MOSCOW, February 22 (RIA Novosti) – Opposition figures in Ukraine signaled their intent Saturday to seek the ouster of President Viktor Yanukovych in parliament and call elections by the end of May as the government showed signs of total capitulation following days of bloody protests.
After midday Saturday, as the legislature was convening, Yanukovych loyalist and parliament speaker Volodymyr Rybak announced his resignation, citing ill-health. The decision came on the heels of the resignation of dozens of deputies from the ruling Party of Regions.
Speaking in the Verkhovna Rada, Ukraine’s parliament, UDAR party leader Vitali Klitschko said deputies should consider a resolution requiring the president to resign and for the holding of elections before May 25.
As rumors abounded about Yanukovych’s whereabouts – some reports suggested he had left Kiev for the city of Kharkiv in the ethnic Russian-dominated east, where his main support base is located – anti-government crowds freely milled around the district housing the main government buildings.
Developments on Saturday came a day after parliament granted a key opposition by restoring the 2004 constitution, designed to limit presidential powers and make Ukraine a parliamentary republic. A deal overseen by EU envoys and Kremlin-appointed mediator stated that an interim government should be formed in the coming days.
The agreement between the government and the opposition coincided with the withdrawal of riot police from an area in downtown Kiev where most government buildings are located, including the parliament, the Cabinet of ministers and the presidential administration.
The street violence seen in Ukraine’s capital this week is the worst the nation has seen since it gained independence in 1991.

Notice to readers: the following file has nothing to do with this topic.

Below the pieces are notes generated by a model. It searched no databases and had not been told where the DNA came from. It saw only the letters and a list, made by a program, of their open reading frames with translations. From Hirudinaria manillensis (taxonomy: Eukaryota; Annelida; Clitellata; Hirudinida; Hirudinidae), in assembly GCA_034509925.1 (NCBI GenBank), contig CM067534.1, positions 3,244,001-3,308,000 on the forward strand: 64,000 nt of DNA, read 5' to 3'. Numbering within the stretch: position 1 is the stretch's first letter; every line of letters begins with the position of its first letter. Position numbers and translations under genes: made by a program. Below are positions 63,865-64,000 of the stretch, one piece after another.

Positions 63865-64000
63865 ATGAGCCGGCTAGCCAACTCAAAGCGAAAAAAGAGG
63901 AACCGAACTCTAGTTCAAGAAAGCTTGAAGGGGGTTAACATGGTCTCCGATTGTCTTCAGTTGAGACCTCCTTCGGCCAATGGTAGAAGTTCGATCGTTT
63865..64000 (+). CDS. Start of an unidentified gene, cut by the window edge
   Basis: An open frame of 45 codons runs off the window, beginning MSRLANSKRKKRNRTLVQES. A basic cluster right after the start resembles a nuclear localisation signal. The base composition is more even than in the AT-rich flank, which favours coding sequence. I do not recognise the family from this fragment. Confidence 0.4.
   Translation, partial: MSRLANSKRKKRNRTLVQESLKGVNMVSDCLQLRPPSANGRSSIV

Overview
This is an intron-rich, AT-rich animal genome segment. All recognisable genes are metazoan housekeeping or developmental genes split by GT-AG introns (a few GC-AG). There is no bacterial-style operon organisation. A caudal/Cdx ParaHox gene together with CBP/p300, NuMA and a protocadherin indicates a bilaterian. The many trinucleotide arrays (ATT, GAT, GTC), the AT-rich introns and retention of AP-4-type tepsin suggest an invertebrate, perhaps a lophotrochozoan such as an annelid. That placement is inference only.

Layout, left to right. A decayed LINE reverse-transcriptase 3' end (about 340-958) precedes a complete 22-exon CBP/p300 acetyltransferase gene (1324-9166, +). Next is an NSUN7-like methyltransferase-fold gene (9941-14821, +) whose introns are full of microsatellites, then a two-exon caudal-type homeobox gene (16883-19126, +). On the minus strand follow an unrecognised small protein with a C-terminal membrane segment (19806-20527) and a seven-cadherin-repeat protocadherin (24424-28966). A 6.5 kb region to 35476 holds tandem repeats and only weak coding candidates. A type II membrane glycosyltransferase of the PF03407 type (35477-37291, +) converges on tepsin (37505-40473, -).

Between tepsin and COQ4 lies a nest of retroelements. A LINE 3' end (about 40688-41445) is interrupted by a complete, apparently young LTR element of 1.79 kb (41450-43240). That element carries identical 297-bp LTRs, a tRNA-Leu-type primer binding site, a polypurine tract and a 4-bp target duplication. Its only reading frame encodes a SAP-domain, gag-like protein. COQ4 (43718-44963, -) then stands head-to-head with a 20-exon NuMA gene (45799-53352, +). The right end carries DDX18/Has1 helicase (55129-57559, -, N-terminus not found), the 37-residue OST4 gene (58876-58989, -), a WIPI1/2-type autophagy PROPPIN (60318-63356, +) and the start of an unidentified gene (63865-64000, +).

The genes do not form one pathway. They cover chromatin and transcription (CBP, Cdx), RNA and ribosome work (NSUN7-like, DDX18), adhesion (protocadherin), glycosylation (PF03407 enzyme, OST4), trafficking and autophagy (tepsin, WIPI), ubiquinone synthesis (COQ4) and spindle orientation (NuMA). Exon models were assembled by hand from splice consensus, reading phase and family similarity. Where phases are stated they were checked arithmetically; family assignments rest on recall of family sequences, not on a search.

Mass protests initially erupted in late November after the government backed away from deals to deepen political and economic cooperation with the European Union and instead opted for closer ties with Russia.
Although discontent was at first focused on that about-face move on EU ties, rallies took on a more general anti-government quality, calling for the president’s ouster and early elections.
The months-long demonstrations have seen outbursts of violence between radical protesters and police, but the scale of bloodshed in the past few days marked an escalation that provoked international outrage and forced authorities to mediate a negotiated solution to the unrest.
Authorities say around 80 people have died, although opposition parties believe the real number may be much greater. The Health Ministry said Saturday more than 600 were injured over five days of fighting.
Authorities and opposition traded accusations over who instigated the round of violence that erupted Tuesday after a crowd marched toward parliament intent on storming the building.
An uneasy truce was called Wednesday, only to be shattered early the following day. Dozens were killed Thursday, mainly from gunshot wounds.
Opposition figures accuse security forces of firing on protesters, while the authorities maintain the increasingly well-armed and aggressive anti-government movement attempted to mount a violent seizure of power.